Basics for Reviewing a Certificate Basics for Reviewing a Certificate

Basics for Reviewing a Certificate

Certificates are used to provide proof that insurance coverage is in place. Before someone accepts a certificate of insurance, it is important to understand the basic information that is shared on the document so that they can compare the contract requirements to the information being provided. In this article we will review the different sections of the document and what they mean.

Note: This is just a guide to help you make informed decisions, it is best to review questions with your insurance agent so they can provide their expertise when it comes to coverages that are or are not in place. 

Related Article: How to Review a Document

See image below to help you navigate to the desired section:


Section 1: General Information


1. Date Issued

  • It is a good practice to check the date a certificate was issued. If the document date is missing or suspiciously older than the effective date of the coverage, this could be an indicator of a fraudulent document.



2. General Disclaimer

  • This general disclaimer lets certificate holders know the following:
    • The certificate holder has no legal right to be covered by the insurance listed.
    • The only terms and conditions applicable are those stated on the policy endorsements.
    • The Certificate does not legally change policy coverage.


3. Notice to Additional Insureds

  • Similar to the previous disclaimer, this notice advises to verify coverage via the policy endorsements, but more specifically for the additional insured status and in the event of a waiver of subrogation endorsement.
    • Additional Insured: If the policy has an additional insured endorsement for the certificate holder, the insurance company will defend and indemnify the certificate holder for claims made against them as a result of the named insured's negligence.
    • Waiver of Subrogation: If the policy has a waiver of subrogation endorsement in favor of the certificate holder, the insurance company will not prosecute the certificate holder if their insured suffers a claim or loss as a result of the acts or negligence of the certificate holder.


4. Producer/Agency Information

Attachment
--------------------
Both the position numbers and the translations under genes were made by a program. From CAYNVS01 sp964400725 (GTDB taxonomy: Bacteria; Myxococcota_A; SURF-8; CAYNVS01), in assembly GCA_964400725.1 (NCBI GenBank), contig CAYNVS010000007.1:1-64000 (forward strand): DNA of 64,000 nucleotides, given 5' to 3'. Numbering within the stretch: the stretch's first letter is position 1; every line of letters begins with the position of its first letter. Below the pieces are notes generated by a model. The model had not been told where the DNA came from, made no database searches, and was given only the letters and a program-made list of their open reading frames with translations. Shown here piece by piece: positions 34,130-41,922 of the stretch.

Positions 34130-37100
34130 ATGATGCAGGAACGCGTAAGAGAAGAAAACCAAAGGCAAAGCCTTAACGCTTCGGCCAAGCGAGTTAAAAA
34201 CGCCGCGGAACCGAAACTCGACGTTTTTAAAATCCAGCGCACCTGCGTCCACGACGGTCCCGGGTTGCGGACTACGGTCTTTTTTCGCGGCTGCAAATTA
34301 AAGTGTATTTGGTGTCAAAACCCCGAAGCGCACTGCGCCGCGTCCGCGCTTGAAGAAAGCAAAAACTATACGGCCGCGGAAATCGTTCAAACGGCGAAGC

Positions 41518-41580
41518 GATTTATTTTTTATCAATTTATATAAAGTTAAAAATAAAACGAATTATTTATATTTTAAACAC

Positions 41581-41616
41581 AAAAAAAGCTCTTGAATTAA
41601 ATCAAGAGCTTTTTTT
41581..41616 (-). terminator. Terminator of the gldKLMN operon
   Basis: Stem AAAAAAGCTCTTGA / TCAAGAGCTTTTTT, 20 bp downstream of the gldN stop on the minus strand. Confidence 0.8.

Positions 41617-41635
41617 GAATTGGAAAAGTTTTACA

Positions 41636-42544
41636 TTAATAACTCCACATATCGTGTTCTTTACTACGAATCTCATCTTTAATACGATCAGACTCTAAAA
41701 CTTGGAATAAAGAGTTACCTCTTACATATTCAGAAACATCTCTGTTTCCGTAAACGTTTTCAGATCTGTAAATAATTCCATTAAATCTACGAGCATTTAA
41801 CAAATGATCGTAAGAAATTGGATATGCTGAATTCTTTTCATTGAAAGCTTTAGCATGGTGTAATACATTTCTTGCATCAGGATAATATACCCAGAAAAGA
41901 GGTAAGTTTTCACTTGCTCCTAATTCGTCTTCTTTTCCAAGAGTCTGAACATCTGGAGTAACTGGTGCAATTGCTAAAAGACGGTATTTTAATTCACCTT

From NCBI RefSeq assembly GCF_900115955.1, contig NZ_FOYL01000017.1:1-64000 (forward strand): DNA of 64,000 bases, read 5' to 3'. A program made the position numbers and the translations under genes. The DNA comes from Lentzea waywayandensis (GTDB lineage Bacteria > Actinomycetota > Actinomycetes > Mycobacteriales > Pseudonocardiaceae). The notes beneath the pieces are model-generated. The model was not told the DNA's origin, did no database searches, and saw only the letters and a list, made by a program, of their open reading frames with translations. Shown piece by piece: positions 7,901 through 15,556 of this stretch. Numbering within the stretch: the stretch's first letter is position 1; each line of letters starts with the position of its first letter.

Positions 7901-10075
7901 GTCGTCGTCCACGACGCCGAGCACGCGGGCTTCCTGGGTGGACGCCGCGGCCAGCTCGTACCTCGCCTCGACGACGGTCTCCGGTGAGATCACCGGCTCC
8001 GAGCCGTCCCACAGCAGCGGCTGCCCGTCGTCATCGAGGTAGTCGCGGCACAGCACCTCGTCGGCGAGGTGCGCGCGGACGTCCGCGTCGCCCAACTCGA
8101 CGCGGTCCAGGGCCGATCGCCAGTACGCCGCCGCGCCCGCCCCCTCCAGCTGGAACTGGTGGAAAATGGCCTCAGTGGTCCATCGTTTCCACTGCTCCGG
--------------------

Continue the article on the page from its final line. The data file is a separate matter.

• This is the agent or agency who wrote the policy for the named insured on behalf of the insurance carrier. It is a good practice to confirm this is where the insurance certificate came from, since in most cases the agency will complete the certificate on behalf of the insurance carrier.



5. Named Insured Information

  • The Named Insured is who the policy was written for. It is important to check that the Named Insured and who you are requesting the certificate from match. If the information does not match, it is best to reach out to your contact to clarify why the information does not match.



6. Producer/Agency Contact Information

  • This is going to be your main point of contact for any questions related to the Named Insured's certificate or coverages if working directly with the producer. Although this is not always filled out, this directs you to whom at the agency can help you obtain the information desired.



7. Companies Affording Insurance Coverage

  • This information tells you who the insurance carriers are. To see which policies are written with what company, simply compare the letter in the coverages section to the Insurer A-F fields.
    Note: Each policy could potentially be written with different companies thus is why it is important to verify ALL the carriers affording coverage are positively rated.
  • TrustLayer pulls the A.M. Best score and financial rating from the NAIC number field. This allows you to quickly confirm that the Named Insured has adequate coverage without a lot of research.



Section 2: Policy Information